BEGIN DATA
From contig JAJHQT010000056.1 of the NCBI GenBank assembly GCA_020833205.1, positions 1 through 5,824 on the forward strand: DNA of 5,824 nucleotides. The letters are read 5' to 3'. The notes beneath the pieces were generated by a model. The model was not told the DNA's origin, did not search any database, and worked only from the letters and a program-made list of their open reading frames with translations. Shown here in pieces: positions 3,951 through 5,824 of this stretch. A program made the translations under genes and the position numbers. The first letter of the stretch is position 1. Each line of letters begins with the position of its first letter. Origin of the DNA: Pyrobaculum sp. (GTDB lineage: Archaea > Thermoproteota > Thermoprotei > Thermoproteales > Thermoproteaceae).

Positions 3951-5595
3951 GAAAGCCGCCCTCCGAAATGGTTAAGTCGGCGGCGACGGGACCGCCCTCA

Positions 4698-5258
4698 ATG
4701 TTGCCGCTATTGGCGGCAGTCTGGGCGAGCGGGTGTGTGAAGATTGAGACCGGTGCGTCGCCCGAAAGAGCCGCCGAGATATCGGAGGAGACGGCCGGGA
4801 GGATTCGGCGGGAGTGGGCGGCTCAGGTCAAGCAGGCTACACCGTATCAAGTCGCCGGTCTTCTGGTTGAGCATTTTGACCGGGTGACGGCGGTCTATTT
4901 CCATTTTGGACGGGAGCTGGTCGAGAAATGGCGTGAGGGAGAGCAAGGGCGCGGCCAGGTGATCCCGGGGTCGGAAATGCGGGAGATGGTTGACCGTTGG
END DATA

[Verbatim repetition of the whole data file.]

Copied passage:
From contig JAJHQT010000056.1 of the NCBI GenBank assembly GCA_020833205.1, positions 1 through 5,824 on the forward strand: DNA of 5,824 nucleotides. The letters are read 5' to 3'. The notes beneath the pieces were generated by a model. The model was not told the DNA's origin, did not search any database, and worked only from the letters and a program-made list of their open reading frames with translations. Shown here in pieces: positions 3,951 through 5,824 of this stretch. A program made the translations under genes and the position numbers. The first letter of the stretch is position 1. Each line of letters begins with the position of its first letter. Origin of the DNA: Pyrobaculum sp. (GTDB lineage: Archaea > Thermoproteota > Thermoprotei > Thermoproteales > Thermoproteaceae).

Positions 3951-5595
3951 GAAAGCCGCCCTCCGAAATGGTTAAGTCGGCGGCGACGGGACCGCCCTCA

Positions 4698-5258
4698 ATG
4701 TTGCCGCTATTGGCGGCAGTCTGGGCGAGCGGGTGTGTGAAGATTGAGACCGGTGCGTCGCCCGAAAGAGCCGCCGAGATATCGGAGGAGACGGCCGGGA
4801 GGATTCGGCGGGAGTGGGCGGCTCAGGTCAAGCAGGCTACACCGTATCAAGTCGCCGGTCTTCTGGTTGAGCATTTTGACCGGGTGACGGCGGTCTATTT
4901 CCATTTTGGACGGGAGCTGGTCGAGAAATGGCGTGAGGGAGAGCAAGGGCGCGGCCAGGTGATCCCGGGGTCGGAAATGCGGGAGATGGTTGACCGTTGG